No one owns Raleigh's historic Oberlin Cemetery (News & Observer, October 3, 2016)
Revealing the Past at Oberlins Cemetery (NC State News, September 21, 2016)
Black Lives Forum - Oberlin: Freedman's Village (UNC TV, January 15, 2017)
Oberlin Village Inches Closer to Becoming a Historic District (News & Observer, June 7, 2017)
Two Historic Houses will be Preserved in Oberlin Village (News & Observer, July 10, 2017)
Millhauser, John K. 2017. Debt as a double-edge risk: A historical case from Nahua (Aztec) Mexico. Economic Anthropology 4: 263-275. DOI: 10.1002/sea2.12093.
Morehart, Christopher T., and John K. Millhauser. 2016. Monitoring cultural landscapes from space: evaluating archaeological sites in the Basin of Mexico using very high resolution satellite imagery. Journal of Archaeological Science: Reports 10:363-376. DOI: 10.1016/j.jasrep.2016.11.005.
Millhauser, John K., and Christopher T. Morehart. 2016. The ambivalence of maps: a historical perspective on sensing and representing space in Mesoamerica. In Digital Methods and Remote Sensing in Archaeology: Archaeology in the Age of Sensing, edited by M. Forte & S. Campana, pp. 247-268. Springer, Cham, Switzerland. DOI 10.1007/978-3-319-40658-9_11.
Millhauser, John K. 2016. Aztec use of lake resources in the Basin of Mexico. In The Oxford Handbook of the Aztecs, edited by D. Nichols and E. Rodríguez-Alegría, pp. 301-318. Oxford University Press, Oxford.
Millhauser, John K., Lane F. Fargher, Verenice Y. Heredia Espinoza, and Richard E. Blanton. 2015. The geopolitics of obsidian supply in Postclassic Tlaxcallan: A portable X-ray fluorescence study. Journal of Archaeological Science 58:133-146. DOI: 10.1016/j.jas.2015.02.037.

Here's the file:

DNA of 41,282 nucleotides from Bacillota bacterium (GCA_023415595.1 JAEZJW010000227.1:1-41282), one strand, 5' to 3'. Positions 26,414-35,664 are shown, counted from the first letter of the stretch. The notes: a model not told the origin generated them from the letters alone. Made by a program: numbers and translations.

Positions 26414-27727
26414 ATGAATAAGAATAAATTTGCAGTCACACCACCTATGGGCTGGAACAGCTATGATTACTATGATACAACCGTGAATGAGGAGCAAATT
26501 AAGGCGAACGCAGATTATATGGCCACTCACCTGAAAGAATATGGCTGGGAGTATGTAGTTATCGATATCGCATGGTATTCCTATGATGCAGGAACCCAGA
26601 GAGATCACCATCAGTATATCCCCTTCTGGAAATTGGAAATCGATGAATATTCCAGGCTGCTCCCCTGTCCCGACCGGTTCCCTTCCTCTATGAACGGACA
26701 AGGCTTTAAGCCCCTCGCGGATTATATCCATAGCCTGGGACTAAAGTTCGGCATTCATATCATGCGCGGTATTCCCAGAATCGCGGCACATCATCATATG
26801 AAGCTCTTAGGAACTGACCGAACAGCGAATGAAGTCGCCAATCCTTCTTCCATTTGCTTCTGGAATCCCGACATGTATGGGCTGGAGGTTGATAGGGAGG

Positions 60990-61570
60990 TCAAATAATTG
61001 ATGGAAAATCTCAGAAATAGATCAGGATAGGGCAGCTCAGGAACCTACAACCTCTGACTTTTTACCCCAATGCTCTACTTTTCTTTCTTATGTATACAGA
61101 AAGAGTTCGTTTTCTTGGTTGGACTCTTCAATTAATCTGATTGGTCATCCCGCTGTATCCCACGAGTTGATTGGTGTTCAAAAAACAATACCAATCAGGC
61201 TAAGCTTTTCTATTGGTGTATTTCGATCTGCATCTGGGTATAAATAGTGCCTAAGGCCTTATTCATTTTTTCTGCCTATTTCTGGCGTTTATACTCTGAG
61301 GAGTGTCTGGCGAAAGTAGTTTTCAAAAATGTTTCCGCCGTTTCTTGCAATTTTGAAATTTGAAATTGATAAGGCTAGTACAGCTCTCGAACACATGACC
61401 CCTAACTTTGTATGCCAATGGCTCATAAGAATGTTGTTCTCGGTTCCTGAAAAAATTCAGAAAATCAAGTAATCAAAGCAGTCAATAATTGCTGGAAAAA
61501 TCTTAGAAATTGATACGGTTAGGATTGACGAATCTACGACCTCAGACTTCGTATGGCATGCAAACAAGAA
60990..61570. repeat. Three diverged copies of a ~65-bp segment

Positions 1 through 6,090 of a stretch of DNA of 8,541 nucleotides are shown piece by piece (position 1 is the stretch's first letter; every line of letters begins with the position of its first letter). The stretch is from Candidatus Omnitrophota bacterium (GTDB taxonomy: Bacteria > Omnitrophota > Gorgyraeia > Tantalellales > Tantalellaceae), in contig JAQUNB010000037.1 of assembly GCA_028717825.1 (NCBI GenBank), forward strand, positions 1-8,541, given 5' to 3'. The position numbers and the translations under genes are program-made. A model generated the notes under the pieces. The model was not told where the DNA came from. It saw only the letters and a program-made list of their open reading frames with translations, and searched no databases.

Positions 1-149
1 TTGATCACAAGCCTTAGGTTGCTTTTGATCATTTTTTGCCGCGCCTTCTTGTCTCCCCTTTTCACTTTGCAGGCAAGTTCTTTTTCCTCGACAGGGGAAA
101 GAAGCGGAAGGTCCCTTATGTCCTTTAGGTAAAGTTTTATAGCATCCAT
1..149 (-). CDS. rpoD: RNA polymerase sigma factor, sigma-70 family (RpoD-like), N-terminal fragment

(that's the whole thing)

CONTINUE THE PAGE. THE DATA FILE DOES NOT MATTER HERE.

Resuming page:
Brumfiel, Elizabeth and John K. Millhauser. 2014. Representing Tenochtitlan: Understanding Urban Life by Collecting Material Culture. Museum Anthropology 37:6-16. DOI:10.1111/muan.12046.
Stoner, Wesley D., John K. Millhauser, Enrique Rodríguez-Alegría, Lisa Overholtzer, and Michael D. Glascock. 2014. Taken with a Grain of Salt: Experimentation and the Chemistry of Archaeological Ceramics from Xaltocan, Mexico. Journal of Archaeological Method and Theory 21:862-898. DOI: 10.1007/s10816-013-9179-2.
Rodríguez-Alegría, Enrique, John K. Millhauser, and Wesley D. Stoner. 2013. Trade, tribute, and neutron activation: The colonial political economy of Xaltocan, Mexico. Journal of Anthropological Archaeology 32:397-414. DOI: 10.1016/j.jaa.2013.07.001.
Millhauser, John K., Enrique Rodríguez-Alegría, and Michael D. Glascock. 2011. Testing the accuracy of portable X-ray fluorescence to study Aztec and Colonial obsidian supply at Xaltocan, Mexico. Journal of Archaeological Science 38:3141-3152. DOI: doi.org/10.1016/j.jas.2011.07.018.
Fargher, Lane, Richard E. Blanton, Verenice Y. Heredia Espinoza, John Millhauser, Nezahuacoyotl Xiutecuhtli, and Lisa Overholtzer. 2011. Tlaxcallan: the archaeology of an ancient republic in the New World. Antiquity 85:172-186. DOI: 10.1017/S0003598X0006751X.
Millhauser, John K. 2005. Classic and Postclassic Chipped Stone at Xaltocan, in Production and Power at Postclassic Xaltocan. Edited by E. M. Brumfiel, pp. 267-318. Pittsburgh and Mexico, D.F.: University of Pittsburgh and Instituto Nacional de Antropología e Historia.
- PhD in Anthropology from Northwestern University, 2012
- MA in Anthropology from Arizona State University, 1999
- BA in Anthropology from Brown University, 1995
- Tue: 12:00-2:00
- ANT 501 - 001Proseminar: Introduction to Graduate Studies in Anthropology09:10 - 10:00 H222 Park Shops
- ANT 583 - 001Theories of Archaeological Research10:15 - 11:30 T H110 Winston Hall